Illinois lawmakers have approved a measure not only to allow medical marijuana to be used in place of prescription painkillers, but to eliminate requirements for patients to get fingerprints and criminal background checks.
The change would allow all new applicants to buy medical marijuana from licensed dispensaries based on their doctors’ orders, rather than having to wait up to four months for bureaucratic approval. Patients could no longer be denied based on criminal convictions.
Gov. Bruce Rauner faces a decision over whether to sign the bill into law. Rauner has opposed most expansion of medical marijuana, and could not be reached for comment, but there are some indications he may change his mind in this case. The measure passed with broad bipartisan support.
The original sponsor of the bill, state Sen. Don Harmon, a Democrat from Oak Park, said he was impressed by testimony at hearings in Springfield from patients who had used marijuana to reduce or eliminate use of opioids like Vicodin.
While science is not settled on the efficacy of using cannabis in place of narcotics, Harmon said, “The only two things I know for certain is, opioids kill people, and marijuana does not.”
The Centers for Disease Control and Prevention estimates that nearly half a million people in the U.S. died of opioid-related overdoses between 2000 and 2014. In Illinois, opioid overdoses have been linked to more than 11,000 fatalities since 2008. But the U.S. Drug Enforcement Administration reports no deaths from an overdose of marijuana.
The fingerprints and background checks have long been the most common complaint about the state’s medical cannabis pilot program, which began sales in 2015 and is scheduled to expire in mid-2020.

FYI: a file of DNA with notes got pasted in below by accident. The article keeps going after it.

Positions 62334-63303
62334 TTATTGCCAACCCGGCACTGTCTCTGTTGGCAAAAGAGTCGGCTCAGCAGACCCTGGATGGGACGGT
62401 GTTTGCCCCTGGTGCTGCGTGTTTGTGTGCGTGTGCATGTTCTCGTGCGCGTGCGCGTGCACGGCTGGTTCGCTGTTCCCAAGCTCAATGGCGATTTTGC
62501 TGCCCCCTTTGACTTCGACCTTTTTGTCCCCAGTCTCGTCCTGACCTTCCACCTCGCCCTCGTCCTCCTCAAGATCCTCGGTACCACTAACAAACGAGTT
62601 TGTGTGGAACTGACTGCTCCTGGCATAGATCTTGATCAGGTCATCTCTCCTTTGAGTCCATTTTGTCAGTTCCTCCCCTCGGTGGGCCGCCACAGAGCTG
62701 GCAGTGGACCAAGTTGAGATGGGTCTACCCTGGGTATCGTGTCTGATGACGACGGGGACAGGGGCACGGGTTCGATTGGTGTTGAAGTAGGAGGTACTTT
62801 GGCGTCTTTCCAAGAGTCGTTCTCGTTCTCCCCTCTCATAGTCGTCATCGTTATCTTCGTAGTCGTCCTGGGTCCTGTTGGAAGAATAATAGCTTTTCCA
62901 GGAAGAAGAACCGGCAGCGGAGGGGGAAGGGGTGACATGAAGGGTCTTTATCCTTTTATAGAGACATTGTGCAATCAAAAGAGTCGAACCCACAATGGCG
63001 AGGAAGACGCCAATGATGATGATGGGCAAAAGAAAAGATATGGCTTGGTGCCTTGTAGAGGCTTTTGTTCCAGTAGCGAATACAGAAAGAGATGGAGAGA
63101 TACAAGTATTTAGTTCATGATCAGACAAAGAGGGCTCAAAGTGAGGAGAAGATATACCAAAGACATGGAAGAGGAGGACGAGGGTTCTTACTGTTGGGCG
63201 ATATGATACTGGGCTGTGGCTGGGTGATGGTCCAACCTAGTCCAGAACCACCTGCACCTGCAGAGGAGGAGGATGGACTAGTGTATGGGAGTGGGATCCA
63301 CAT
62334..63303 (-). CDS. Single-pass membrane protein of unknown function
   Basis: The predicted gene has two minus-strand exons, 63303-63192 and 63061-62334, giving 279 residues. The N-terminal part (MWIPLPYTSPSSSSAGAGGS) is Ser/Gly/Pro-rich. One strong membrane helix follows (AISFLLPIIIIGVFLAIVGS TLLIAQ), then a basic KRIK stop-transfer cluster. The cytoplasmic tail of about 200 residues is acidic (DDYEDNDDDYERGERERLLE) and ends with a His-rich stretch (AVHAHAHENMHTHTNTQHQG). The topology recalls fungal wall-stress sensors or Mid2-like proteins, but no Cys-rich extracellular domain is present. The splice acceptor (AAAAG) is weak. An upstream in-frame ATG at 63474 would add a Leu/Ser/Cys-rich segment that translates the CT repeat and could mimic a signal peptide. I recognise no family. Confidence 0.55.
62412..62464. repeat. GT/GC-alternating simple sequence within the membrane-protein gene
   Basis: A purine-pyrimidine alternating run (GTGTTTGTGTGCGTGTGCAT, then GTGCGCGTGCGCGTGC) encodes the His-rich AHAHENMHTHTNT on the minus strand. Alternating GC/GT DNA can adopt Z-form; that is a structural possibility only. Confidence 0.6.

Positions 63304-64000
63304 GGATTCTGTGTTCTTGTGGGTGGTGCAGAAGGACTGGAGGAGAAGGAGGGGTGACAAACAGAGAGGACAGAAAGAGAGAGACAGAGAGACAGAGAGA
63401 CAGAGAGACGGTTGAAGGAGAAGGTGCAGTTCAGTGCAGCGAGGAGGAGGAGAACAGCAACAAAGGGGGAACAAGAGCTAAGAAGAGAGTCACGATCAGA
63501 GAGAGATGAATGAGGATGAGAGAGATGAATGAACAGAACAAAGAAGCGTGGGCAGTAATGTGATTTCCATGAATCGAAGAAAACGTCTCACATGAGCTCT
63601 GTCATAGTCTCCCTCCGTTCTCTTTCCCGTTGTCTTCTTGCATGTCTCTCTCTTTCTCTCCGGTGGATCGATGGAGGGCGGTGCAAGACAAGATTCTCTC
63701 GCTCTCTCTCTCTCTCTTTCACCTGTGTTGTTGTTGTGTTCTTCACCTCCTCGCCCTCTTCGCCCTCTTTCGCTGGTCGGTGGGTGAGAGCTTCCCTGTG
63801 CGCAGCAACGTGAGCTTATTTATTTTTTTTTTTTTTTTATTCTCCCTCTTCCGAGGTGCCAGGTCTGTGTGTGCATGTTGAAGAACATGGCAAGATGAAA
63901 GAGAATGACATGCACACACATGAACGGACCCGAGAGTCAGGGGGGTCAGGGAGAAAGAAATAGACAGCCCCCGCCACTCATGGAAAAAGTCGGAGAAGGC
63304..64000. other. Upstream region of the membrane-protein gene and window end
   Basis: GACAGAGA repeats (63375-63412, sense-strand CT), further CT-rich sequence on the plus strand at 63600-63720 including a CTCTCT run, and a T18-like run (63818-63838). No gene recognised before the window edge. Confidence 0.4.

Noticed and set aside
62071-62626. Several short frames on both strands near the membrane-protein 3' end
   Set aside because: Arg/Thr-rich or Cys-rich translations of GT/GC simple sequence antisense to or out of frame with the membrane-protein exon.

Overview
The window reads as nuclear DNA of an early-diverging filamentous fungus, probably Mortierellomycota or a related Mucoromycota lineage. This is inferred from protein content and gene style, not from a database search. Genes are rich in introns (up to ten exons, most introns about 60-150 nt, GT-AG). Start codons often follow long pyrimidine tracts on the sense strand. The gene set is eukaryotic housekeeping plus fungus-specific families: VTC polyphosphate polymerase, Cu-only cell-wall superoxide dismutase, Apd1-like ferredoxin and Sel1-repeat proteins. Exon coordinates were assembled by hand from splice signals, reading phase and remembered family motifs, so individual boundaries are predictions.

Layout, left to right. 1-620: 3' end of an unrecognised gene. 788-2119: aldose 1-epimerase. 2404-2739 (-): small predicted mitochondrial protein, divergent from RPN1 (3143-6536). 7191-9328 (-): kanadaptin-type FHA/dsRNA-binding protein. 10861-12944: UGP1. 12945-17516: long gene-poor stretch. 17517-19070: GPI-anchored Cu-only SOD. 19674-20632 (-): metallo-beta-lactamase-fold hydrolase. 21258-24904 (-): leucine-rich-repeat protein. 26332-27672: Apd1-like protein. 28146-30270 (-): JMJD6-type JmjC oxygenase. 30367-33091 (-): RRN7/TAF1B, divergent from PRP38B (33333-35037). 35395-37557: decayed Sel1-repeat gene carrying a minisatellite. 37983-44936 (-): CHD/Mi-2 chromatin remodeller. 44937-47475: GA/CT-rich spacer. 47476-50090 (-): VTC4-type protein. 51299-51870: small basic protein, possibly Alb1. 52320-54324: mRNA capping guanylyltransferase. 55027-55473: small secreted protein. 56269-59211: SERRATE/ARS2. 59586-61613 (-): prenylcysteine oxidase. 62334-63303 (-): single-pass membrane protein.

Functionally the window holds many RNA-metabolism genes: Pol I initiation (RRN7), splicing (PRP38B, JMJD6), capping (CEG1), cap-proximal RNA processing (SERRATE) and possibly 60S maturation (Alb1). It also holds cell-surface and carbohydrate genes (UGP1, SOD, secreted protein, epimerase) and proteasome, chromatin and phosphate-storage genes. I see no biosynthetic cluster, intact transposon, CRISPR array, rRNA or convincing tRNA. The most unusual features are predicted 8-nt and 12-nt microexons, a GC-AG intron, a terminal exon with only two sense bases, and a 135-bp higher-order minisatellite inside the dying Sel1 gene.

The change could allow a dramatic expansion of medical marijuana use in Illinois. There are only about 37,000 licensed users now, compared with 8 million opioid prescriptions filled in the state in 2015.
Illinois Department of Public Health officials supported the end of the background check, Harmon said, recognizing that it was a bottleneck causing backups of patient approvals. The cooperation from state officials in the Rauner administration suggests he may be more open to the changes, Harmon said.
Rauner opposes a separate bill to legalize, tax and regulate recreational marijuana. Facing an election for governor in November in which Democratic opponent J.B. Pritzker favors legalized pot, expansion of medical marijuana represents a potential political middle ground. Pritzker also was not available for immediate comment.
Despite laws that have legalizing pot in many states, it remains illegal under federal law. Studies have shown that states that legalized medical marijuana had doctors issue fewer prescriptions for opioids, and had fewer deaths from opioid overdose. But one study of surveys from 2005 and before found that cannabis users appeared to have a higher risk of abusing opioids.
In general, the National Academies of Sciences has reported that there is substantial evidence indicating that marijuana is effective in treating chronic pain, nausea from chemotherapy, and muscle spasticity from multiple sclerosis. The Food and Drug Administration remains skeptical, and has approved synthetic versions of THC, the component that gets users high, but have not approved the plant as medicine.
The Illinois General Assembly also approved a measure allowing the state to license the cultivation and processing of industrial hemp, defined as the cannabis sativa plant with less than .3 percent THC. The material does not get users high, but can be used in the production of textiles and other materials. That measure also goes to the governor’s desk.